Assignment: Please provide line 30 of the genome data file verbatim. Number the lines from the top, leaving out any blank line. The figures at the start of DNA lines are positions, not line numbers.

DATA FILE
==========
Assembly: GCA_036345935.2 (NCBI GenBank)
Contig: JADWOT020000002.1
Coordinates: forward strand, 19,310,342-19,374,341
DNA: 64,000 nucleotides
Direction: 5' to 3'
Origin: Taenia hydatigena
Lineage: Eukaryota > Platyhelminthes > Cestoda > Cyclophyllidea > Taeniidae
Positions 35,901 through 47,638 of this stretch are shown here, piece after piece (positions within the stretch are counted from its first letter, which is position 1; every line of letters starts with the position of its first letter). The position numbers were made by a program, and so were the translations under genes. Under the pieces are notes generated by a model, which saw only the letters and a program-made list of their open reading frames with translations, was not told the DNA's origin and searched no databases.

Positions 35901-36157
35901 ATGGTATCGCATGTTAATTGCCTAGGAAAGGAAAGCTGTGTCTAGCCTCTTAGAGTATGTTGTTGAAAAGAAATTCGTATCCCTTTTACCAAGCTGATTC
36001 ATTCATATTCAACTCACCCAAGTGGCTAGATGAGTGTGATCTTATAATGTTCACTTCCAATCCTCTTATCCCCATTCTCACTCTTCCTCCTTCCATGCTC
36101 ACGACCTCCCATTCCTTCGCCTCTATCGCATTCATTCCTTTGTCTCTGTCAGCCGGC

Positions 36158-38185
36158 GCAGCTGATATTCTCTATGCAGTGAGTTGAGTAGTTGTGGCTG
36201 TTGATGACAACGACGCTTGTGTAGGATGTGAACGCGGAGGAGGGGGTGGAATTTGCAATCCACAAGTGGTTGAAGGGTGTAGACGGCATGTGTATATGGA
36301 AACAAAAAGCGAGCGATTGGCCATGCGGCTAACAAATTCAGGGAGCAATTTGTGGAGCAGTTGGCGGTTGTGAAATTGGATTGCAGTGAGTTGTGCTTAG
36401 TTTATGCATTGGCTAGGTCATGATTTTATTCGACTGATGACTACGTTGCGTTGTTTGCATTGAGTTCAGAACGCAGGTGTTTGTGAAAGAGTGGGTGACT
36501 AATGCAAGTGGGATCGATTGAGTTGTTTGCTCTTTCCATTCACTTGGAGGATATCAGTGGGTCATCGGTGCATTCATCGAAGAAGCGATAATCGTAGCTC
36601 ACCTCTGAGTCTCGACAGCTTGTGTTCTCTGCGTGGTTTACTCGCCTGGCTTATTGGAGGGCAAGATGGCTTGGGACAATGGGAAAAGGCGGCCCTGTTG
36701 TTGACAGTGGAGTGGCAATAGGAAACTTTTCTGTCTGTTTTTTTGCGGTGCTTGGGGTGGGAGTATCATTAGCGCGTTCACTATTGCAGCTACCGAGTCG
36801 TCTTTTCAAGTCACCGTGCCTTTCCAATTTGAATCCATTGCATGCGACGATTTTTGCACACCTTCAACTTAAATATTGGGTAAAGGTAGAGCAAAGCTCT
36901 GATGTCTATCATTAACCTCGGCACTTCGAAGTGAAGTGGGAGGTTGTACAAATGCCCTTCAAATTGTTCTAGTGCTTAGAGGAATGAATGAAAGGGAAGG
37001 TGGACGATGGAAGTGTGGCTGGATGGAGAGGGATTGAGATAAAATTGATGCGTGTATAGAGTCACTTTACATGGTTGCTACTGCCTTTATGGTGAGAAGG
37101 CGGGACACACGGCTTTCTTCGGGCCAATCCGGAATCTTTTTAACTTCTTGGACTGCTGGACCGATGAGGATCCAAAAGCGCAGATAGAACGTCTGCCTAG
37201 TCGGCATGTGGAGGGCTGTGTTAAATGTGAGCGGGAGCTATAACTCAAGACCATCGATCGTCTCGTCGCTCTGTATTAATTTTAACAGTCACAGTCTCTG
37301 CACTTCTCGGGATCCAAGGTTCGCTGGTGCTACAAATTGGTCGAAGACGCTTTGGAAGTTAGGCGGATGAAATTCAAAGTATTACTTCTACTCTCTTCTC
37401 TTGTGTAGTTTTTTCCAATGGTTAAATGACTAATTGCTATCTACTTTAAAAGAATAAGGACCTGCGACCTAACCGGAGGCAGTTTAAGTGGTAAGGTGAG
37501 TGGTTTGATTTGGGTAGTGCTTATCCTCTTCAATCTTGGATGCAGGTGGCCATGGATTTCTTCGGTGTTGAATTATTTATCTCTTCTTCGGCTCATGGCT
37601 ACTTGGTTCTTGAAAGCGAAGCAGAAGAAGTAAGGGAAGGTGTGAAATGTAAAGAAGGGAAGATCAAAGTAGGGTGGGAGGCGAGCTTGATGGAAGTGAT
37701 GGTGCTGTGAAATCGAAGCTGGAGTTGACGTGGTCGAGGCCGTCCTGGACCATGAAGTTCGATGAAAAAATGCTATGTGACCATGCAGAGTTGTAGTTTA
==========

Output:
37701 GGTGCTGTGAAATCGAAGCTGGAGTTGACGTGGTCGAGGCCGTCCTGGACCATGAAGTTCGATGAAAAAATGCTATGTGACCATGCAGAGTTGTAGTTTA